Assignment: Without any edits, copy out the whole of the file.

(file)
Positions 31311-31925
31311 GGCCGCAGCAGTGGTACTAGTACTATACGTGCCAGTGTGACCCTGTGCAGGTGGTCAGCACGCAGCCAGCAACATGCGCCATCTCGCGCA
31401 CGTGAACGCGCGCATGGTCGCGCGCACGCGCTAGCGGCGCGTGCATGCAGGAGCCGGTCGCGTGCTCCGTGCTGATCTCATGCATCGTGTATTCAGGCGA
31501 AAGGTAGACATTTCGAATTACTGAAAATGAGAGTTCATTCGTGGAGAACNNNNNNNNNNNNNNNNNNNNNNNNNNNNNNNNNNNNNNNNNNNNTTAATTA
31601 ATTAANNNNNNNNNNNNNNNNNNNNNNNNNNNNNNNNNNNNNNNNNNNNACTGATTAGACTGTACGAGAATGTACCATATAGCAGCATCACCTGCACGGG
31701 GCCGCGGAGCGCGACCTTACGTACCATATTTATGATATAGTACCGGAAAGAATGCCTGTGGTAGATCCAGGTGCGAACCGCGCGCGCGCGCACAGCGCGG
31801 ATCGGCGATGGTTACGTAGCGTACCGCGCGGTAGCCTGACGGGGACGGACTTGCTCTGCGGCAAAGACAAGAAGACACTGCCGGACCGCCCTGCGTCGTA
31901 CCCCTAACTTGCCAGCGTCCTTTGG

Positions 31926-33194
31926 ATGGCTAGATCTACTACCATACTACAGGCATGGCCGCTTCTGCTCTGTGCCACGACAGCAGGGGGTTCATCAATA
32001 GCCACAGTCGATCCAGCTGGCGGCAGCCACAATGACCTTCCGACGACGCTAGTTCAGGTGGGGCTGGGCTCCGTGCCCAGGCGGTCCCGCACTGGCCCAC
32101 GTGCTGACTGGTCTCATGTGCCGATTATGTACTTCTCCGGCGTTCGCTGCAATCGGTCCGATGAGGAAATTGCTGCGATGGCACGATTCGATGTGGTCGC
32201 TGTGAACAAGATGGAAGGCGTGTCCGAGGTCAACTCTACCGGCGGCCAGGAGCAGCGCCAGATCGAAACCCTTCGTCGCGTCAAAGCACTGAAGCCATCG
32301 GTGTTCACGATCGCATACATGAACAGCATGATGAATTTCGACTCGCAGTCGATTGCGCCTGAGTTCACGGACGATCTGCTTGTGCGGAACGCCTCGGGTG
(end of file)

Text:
Positions 31311-31925
31311 GGCCGCAGCAGTGGTACTAGTACTATACGTGCCAGTGTGACCCTGTGCAGGTGGTCAGCACGCAGCCAGCAACATGCGCCATCTCGCGCA
31401 CGTGAACGCGCGCATGGTCGCGCGCACGCGCTAGCGGCGCGTGCATGCAGGAGCCGGTCGCGTGCTCCGTGCTGATCTCATGCATCGTGTATTCAGGCGA
31501 AAGGTAGACATTTCGAATTACTGAAAATGAGAGTTCATTCGTGGAGAACNNNNNNNNNNNNNNNNNNNNNNNNNNNNNNNNNNNNNNNNNNNNTTAATTA
31601 ATTAANNNNNNNNNNNNNNNNNNNNNNNNNNNNNNNNNNNNNNNNNNNNACTGATTAGACTGTACGAGAATGTACCATATAGCAGCATCACCTGCACGGG
31701 GCCGCGGAGCGCGACCTTACGTACCATATTTATGATATAGTACCGGAAAGAATGCCTGTGGTAGATCCAGGTGCGAACCGCGCGCGCGCGCACAGCGCGG
31801 ATCGGCGATGGTTACGTAGCGTACCGCGCGGTAGCCTGACGGGGACGGACTTGCTCTGCGGCAAAGACAAGAAGACACTGCCGGACCGCCCTGCGTCGTA
31901 CCCCTAACTTGCCAGCGTCCTTTGG

Positions 31926-33194
31926 ATGGCTAGATCTACTACCATACTACAGGCATGGCCGCTTCTGCTCTGTGCCACGACAGCAGGGGGTTCATCAATA
32001 GCCACAGTCGATCCAGCTGGCGGCAGCCACAATGACCTTCCGACGACGCTAGTTCAGGTGGGGCTGGGCTCCGTGCCCAGGCGGTCCCGCACTGGCCCAC
32101 GTGCTGACTGGTCTCATGTGCCGATTATGTACTTCTCCGGCGTTCGCTGCAATCGGTCCGATGAGGAAATTGCTGCGATGGCACGATTCGATGTGGTCGC
32201 TGTGAACAAGATGGAAGGCGTGTCCGAGGTCAACTCTACCGGCGGCCAGGAGCAGCGCCAGATCGAAACCCTTCGTCGCGTCAAAGCACTGAAGCCATCG
32301 GTGTTCACGATCGCATACATGAACAGCATGATGAATTTCGACTCGCAGTCGATTGCGCCTGAGTTCACGGACGATCTGCTTGTGCGGAACGCCTCGGGTG